After the game, Mets manager Terry Collins described him as "brave."
"He has to be brave," Collins said.
If all this sounds comic-booky, it's because Colon is becoming an ultimate character. Entertaining at the plate, dominant on the mound. His starts rarely fail to provide both humor and awe. For opponents, no pitcher inspires more frustration while looking less formidable. And despite being vastly untraditional, Colon's continued success at age 41 is rooted heavily in a simple pitching fundamental.
The man that rarely runs also never lets anyone walk.
"Didn't one game he throw, like, 80 strikes in a row?" Mets outfielder Michael Cuddyer said. "Or something ridiculous?"
Bordering on ridiculous is the control streak Colon has going. He has now thrown 34 1/3 straight innings without walking a batter after providing another 7 2/3 pinpoint frames Tuesday. Colon was economical, needing just 97 pitches to improve to 5-1, which is tied for the Major League lead in wins. His ERA is 2.90. His walk rate, almost nonexistent. In fact, he's only walked one batter all season in six starts.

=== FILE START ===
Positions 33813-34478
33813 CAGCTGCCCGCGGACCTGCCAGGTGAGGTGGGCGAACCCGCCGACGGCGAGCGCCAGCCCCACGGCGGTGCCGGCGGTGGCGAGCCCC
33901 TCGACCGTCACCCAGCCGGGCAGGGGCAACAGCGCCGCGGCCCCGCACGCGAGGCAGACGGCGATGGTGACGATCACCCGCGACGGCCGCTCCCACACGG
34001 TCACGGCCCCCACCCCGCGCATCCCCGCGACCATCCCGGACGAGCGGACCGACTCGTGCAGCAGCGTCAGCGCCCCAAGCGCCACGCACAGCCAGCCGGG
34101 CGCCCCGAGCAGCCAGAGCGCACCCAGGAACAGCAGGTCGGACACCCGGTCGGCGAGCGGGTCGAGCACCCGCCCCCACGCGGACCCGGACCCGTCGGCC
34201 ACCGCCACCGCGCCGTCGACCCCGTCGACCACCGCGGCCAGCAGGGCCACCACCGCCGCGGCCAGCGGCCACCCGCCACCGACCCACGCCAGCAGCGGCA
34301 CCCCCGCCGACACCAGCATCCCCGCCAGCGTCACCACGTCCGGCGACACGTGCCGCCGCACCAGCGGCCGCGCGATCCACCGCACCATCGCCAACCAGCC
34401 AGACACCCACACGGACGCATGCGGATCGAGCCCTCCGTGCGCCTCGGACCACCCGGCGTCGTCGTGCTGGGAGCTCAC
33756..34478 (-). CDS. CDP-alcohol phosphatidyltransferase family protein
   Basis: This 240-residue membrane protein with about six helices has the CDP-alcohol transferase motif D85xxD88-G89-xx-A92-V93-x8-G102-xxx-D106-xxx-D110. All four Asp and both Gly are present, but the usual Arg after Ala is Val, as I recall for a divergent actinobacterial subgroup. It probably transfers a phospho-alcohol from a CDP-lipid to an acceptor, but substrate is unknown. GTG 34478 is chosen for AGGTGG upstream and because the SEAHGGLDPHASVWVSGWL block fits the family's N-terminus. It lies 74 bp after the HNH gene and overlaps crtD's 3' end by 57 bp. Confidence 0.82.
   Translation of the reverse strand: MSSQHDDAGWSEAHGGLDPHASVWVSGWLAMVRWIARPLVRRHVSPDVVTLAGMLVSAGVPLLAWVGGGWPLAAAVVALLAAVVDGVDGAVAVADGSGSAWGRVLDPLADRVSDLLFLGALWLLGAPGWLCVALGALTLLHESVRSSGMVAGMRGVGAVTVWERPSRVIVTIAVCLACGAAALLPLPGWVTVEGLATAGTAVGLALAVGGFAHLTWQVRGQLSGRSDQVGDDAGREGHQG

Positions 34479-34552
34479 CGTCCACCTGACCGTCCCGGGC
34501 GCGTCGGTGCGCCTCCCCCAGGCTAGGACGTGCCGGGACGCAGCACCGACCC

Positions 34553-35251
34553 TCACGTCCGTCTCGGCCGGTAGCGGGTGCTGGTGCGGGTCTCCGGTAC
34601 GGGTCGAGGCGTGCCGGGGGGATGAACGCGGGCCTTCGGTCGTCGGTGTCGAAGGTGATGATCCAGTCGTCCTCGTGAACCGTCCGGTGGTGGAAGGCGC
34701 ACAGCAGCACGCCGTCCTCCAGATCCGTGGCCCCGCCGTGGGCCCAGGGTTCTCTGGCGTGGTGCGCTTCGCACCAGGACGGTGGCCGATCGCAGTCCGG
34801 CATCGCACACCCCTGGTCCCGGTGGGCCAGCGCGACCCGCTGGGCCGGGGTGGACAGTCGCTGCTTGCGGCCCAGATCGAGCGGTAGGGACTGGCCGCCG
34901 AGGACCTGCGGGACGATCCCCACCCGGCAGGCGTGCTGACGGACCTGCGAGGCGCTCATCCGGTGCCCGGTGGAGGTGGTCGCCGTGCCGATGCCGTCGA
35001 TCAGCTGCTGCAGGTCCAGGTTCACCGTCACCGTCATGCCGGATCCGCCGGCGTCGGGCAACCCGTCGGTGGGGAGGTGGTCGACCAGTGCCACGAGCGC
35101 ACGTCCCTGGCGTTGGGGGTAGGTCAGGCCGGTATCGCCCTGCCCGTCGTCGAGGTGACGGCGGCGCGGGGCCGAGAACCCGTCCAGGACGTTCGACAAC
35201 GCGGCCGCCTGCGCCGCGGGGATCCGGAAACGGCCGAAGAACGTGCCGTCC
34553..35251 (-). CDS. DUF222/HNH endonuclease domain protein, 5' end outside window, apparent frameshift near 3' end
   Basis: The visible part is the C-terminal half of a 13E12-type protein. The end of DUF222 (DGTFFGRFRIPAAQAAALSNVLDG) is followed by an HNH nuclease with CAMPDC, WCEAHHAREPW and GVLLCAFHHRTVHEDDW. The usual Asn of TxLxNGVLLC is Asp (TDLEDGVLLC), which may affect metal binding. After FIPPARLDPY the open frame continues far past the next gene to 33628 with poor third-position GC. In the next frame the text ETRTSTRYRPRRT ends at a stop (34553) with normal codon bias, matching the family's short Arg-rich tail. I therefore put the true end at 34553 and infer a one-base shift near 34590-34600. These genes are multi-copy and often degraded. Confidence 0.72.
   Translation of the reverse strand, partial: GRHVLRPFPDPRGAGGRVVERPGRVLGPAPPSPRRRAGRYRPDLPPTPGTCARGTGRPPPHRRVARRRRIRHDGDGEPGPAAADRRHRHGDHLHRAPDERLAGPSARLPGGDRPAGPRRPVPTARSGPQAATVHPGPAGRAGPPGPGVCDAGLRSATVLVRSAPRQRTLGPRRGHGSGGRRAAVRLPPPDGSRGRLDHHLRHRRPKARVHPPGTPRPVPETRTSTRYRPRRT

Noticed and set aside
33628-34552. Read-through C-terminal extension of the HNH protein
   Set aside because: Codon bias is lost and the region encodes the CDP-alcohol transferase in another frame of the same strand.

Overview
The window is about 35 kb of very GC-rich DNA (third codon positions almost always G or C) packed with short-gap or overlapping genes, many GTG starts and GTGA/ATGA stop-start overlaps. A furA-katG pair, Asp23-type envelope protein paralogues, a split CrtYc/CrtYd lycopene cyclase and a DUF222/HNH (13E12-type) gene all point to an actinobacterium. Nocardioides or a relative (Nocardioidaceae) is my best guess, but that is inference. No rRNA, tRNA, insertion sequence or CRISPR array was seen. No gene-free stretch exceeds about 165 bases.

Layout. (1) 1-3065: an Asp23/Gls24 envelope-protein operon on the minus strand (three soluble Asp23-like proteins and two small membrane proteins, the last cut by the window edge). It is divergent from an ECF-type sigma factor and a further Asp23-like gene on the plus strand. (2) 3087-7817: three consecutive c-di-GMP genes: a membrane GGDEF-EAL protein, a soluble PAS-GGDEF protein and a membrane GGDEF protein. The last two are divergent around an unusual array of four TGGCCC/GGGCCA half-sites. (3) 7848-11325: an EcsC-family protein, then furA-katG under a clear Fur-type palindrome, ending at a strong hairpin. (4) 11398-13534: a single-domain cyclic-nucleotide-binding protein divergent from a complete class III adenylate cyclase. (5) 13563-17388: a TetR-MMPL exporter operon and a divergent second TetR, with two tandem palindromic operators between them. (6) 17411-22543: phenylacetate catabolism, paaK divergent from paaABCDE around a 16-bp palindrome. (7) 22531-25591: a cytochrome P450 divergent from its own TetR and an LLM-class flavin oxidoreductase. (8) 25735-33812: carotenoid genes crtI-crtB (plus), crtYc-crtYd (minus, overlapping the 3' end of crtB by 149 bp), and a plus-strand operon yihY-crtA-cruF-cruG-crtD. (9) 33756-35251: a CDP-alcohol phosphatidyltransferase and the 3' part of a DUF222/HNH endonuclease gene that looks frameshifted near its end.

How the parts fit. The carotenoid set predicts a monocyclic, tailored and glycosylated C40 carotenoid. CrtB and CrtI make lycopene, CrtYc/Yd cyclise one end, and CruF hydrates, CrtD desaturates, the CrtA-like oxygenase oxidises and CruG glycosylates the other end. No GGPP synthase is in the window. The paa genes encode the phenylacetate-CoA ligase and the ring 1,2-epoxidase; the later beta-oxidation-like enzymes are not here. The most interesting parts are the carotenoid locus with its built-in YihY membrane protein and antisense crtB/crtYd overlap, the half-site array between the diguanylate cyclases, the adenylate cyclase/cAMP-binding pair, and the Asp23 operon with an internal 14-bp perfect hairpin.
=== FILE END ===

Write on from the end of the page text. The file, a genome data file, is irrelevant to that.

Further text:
"He lives and dies by command. And he has to be brave. He thinks, 'If you're going to beat me, you have to swing the bats,'" Collins said. "Hitting is not easy, and he goes about it that way."
Colon surely made it tough on Baltimore on Tuesday. He struck out leadoff man Manny Machado in the first and cruised from there until Machado's solo home run in the seventh.
In between, Colon scattered five hits and struck out nine, despite never reaching 90 mph. He once again inspired head scratches from players on both sides of the field. He put Orioles catcher Caleb Joseph, in particular, in fits by striking him out three times. Joseph muttered to himself, shaking his head, while Juan Lagares did the same in center field.
"His ball moves so much," Lagares said. "You can see it from anywhere on the field."
"He's amazing," said Wilmer Flores, who enjoyed a flawless night fielding and scored a run in his return to the starting lineup. "Every time he goes out there, we know it's going to be a quick game. That's what we all like."
Lagares and Flores have seen it before. For all the Mets, Colon's success is becoming routine. But Showalter has seen it longer. With the win Tuesday, Colon became the first pitcher to beat an opponent as a member of seven different teams.
Colon previously topped Baltimore as a member of the Indians in 2002, with the White Sox in '03, the Angels in '05, Red Sox in '08, the Yankees in '11 and the A's in '12.
The last three have come against Showalter-managed Oriole teams.
"All the credit goes to the team. They played a great game behind me," Colon said. "I'm happy to do my part."